Thursday, July 29

Fit for 2050

Europe and its member countries must prepare to run the toughest and most difficult race in their history. We as a continent, as a European Community and as a species face the challenge of our time: the climate crisis. The heat waves that hit Spain, the floods in Germany, or the fires in Cyprus are undeniable signs that climate change and the loss of biodiversity are already here and affect us all. Although as in all races, we will not achieve success if we start training a week before.

Along these lines, the European Commission has presented this week “Fit for 55 “, a broad package of legislative reforms that will affect transport, energy, taxation or international trade and with which it is intended to guarantee that the European Union reduces at least 55% of its emissions by 2030, as dictated by the Paris agreements; and achieve climate neutrality by 2050, as we have committed to before the United Nations. These reforms will serve to create intermediate steps to reach that neutrality, because without objectives in the short and medium term, without a plan with assessable indicators, or what is the same without a planned and adequate training, the transformation that we must face of here to 2050 it runs the risk of failure.

The Greens have been working for years to promote an ambitious ecological transformation for the European Union and its member countries, with proposals that are now a reality. Proposals such as stopping producing cars with a combustion engine (diesel, gasoline and gas), ensuring that 100% of the energy we consume is renewable or plans to repopulate our forests and natural spaces to protect biodiversity. Some of these ideas are already included in the plan Fit for 55, but we know that we can go further.

For example, thanks to the push of the Greens in Europe, the plan Fit for 55 it contemplates the creation of a tax for aviation, although not as ambitious as science demands. A faster implementation will be required, guaranteeing a minimum fuel price so that it affects all flights within the European Union equally and a rate that guarantees fair competition in all modes of transport. It is a measure similar to the one that we already proposed in the Congress of Deputies and thanks to which the Government of Spain has committed to carrying out a study to reduce peninsular flights.

It is also important to accelerate the energy transition. Currently, the EU has a mandatory objective of reaching 40% renewable energy by 2030. The Greens are committed to reaching 100% to reflect that a one hundred percent renewable economy is possible, although this requires binding national goals. In the case of Spain, it would be necessary to recalculate the commitments made in the recently approved Climate Change Law since it would prevent us from complying with Europe, as we warned during the processing of the law. To achieve this without posing a risk to the territory and biodiversity, a profound renovation will be necessary to guarantee self-consumption, breaking the energy oligopoly and lowering its own electricity bill.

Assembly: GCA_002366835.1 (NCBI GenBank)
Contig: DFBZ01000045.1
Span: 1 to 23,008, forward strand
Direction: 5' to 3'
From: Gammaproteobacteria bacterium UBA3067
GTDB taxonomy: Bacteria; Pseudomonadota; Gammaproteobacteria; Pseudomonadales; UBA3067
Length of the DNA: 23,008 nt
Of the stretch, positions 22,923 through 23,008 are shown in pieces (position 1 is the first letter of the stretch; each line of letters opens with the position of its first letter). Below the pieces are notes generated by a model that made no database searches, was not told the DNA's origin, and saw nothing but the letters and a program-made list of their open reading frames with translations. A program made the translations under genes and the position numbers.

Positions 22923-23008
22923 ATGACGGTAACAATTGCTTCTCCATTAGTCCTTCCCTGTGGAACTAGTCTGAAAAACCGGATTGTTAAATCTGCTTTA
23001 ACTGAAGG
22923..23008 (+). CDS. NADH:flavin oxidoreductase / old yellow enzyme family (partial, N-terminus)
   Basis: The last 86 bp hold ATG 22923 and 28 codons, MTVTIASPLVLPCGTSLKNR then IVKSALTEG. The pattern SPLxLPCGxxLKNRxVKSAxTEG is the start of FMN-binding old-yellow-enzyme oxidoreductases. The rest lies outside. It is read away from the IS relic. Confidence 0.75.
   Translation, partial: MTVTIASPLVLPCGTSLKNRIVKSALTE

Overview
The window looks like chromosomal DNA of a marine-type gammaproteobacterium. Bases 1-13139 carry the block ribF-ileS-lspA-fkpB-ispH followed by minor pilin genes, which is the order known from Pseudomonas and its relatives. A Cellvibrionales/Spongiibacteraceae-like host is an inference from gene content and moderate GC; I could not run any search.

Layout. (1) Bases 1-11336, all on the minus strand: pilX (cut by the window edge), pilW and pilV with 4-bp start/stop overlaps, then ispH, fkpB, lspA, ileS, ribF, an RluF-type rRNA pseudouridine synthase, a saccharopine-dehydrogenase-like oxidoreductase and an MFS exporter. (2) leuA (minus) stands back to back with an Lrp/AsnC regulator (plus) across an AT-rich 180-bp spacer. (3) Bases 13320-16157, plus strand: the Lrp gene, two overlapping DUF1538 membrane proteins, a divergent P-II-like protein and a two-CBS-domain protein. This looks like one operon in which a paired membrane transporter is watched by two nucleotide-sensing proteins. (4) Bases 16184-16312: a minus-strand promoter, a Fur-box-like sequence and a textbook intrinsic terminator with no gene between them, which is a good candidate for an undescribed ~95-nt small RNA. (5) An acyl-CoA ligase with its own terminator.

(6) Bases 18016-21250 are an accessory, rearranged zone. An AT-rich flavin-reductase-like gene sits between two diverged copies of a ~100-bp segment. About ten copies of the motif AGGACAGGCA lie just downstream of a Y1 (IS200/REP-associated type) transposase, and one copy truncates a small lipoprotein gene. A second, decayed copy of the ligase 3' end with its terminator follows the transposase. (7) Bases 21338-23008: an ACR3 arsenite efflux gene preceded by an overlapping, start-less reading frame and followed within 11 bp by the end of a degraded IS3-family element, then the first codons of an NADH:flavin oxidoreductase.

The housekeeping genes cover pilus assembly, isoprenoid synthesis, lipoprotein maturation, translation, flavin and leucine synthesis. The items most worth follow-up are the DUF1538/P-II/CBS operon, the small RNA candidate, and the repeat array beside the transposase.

We cannot deny, however, that the transformation that we must face will affect all sectors. It will, therefore, be essential to have their co-responsibility and collaboration for it to be successful, because it can be at the same time a great opportunity to transform our industry and be able to create green jobs that provide added value and are safe for people and the planet.

For our part, public officials must provide certainties: clear and predictable rules for the industry, so that they can decide in which sectors it is convenient to invest in order to have a decarbonized economy and a more secure future.

A good example is the automotive sector, which in Spain employs thousands of people, but which faces the debate about its transformation, arguing that putting it into operation would mean the dismissal of many workers. However, Europe is already advancing on the path of sustainable mobility, making it increasingly difficult to sell the cars that we produce in Spain. If the reforms are carried out without us having managed to promote this transformation, the closure of plants will be a reality that we cannot avoid.

However, thanks to the impulse of European funds and these reforms, Europe is in a position to face the challenge posed by the climate crisis, but we must go one step further. Because the package Fit for 55 It is not only related to climate change, but it encompasses a profound restructuring of how our society is organized, our relationship with nature and our well-being.

If we do not plan the transformation, if we do not prepare for the race, we run the risk that the effort will fall back on the most vulnerable. It is the people with the fewest resources who are already suffering the consequences of climate change, which also acts as an amplifier of other vulnerabilities. We have seen it in the last month as a result of the rise in electricity: families with lower incomes are more affected by the rise in the cost of living, they live in neighborhoods with higher levels of pollution, with more heat islands and do not have the resources needed to make energy efficiency improvements; and above all, they have more precarious jobs, which are at greater risk from any alteration in the job market. With this reconversion we have the opportunity to tackle these structural inequalities, which also involves the creation of a new tax system, which burdens the most polluting activities and serves to redistribute wealth, also restructuring the welfare state to develop new rights and benefits.

It is not that long until 2050. It is going to be a long race full of obstacles, but we are playing a lot. Let’s get running.



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